Closing track, The Great Henry Watt is a flume of electro flames seeded with an eighties breath through a passion soaked heart. Impossibly easy to ride its waves of melodic and vocal expression, the song reminds very strongly of Poets Of The Fall, never a bad thing and especially incendiary when added to the open imaginative talents of Able Archer.

The Bullets EP is an exceptional introduction to a band we are sure to hear a lot more of. Able Archer cut a scintillating figure with their stirring sound and has all the potential to stand prominently within European alternative/melodic rock.


RingMaster 20/05/2013


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I and E

Already aware of and having enjoyed earlier electronica led sounds from Serbian multi-instrumentalist Ivan ‘Iveza’ Ivezic, there was plenty of intrigue when discovering his new project Iveza And Elements. What it discovered was an enthralling muscular fusion between electro and rock which ignites the ear before moving on to the senses and accompanying aspects. The quartet from Kragujevac is an emerging force which on the evidence of their first couple of songs is set for a potent horizon.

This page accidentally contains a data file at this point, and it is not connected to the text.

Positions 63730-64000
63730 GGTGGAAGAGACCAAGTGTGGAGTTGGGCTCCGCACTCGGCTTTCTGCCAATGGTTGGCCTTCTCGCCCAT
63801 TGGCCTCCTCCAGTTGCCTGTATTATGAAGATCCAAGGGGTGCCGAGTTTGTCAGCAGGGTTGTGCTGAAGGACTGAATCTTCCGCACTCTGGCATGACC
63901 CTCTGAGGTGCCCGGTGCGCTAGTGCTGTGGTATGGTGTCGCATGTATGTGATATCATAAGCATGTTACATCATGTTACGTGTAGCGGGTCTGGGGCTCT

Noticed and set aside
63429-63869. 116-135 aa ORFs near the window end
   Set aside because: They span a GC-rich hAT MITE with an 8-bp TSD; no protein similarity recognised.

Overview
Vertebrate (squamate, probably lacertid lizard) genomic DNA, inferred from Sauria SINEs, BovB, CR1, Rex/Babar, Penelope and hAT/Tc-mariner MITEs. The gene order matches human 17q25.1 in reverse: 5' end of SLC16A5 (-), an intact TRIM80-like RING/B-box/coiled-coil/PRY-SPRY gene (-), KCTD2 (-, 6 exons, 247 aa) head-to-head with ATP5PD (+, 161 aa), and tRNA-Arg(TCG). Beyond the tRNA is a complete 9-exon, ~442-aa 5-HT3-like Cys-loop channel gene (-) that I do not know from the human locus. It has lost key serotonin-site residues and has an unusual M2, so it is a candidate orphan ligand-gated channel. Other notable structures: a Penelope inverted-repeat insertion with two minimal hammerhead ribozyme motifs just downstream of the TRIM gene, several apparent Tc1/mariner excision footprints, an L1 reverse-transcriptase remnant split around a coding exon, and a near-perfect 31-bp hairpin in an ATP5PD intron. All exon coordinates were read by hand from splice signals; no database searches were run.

Alongside Ivezic, whose history past and current includes playing in Thimble(hardcore/screamo/new school),KBO!(legendary punk/hardcore band founded in the 80`s) and Librium(melodic/post hardcore) as well as his solo electronica cored work, the band consists of Marko Sujica, Predrag Spasojevic, and Nikola Vasic. Together, as evidenced by Fireman and The World Is Gonna Stop, the four-piece creates an expanse of sound which defies precise labelling but reaps the essences of a great many seeds for its own individual persuasion. Industrial, alternative, and electro metal all find a loud whisper within the songs and add to the imaginative and riveting temptation offered.

Fireman is a song which immediately seizes the ear with a mighty commanding grip; forceful riffs and vocal strikes scything through the electro dazzle being expelled around the ear. The brewing tempest soon breaks into a stride of hungry energy and snarling aggression; the guitars, drums, and bass all growling with rapacious urgency whilst the keys dance and transfix the senses with exhilarating warmth and invention. Like a mix of Celldweller, Marilyn Mansion, Houston!, and Terminal Choice, the song rampages with refreshing intensity and insatiable enterprise, chewing and caressing the emotions with equal greed and potency. It is industrial metal at its most compelling and thrilling, and alone makes the band a certain target on the radar.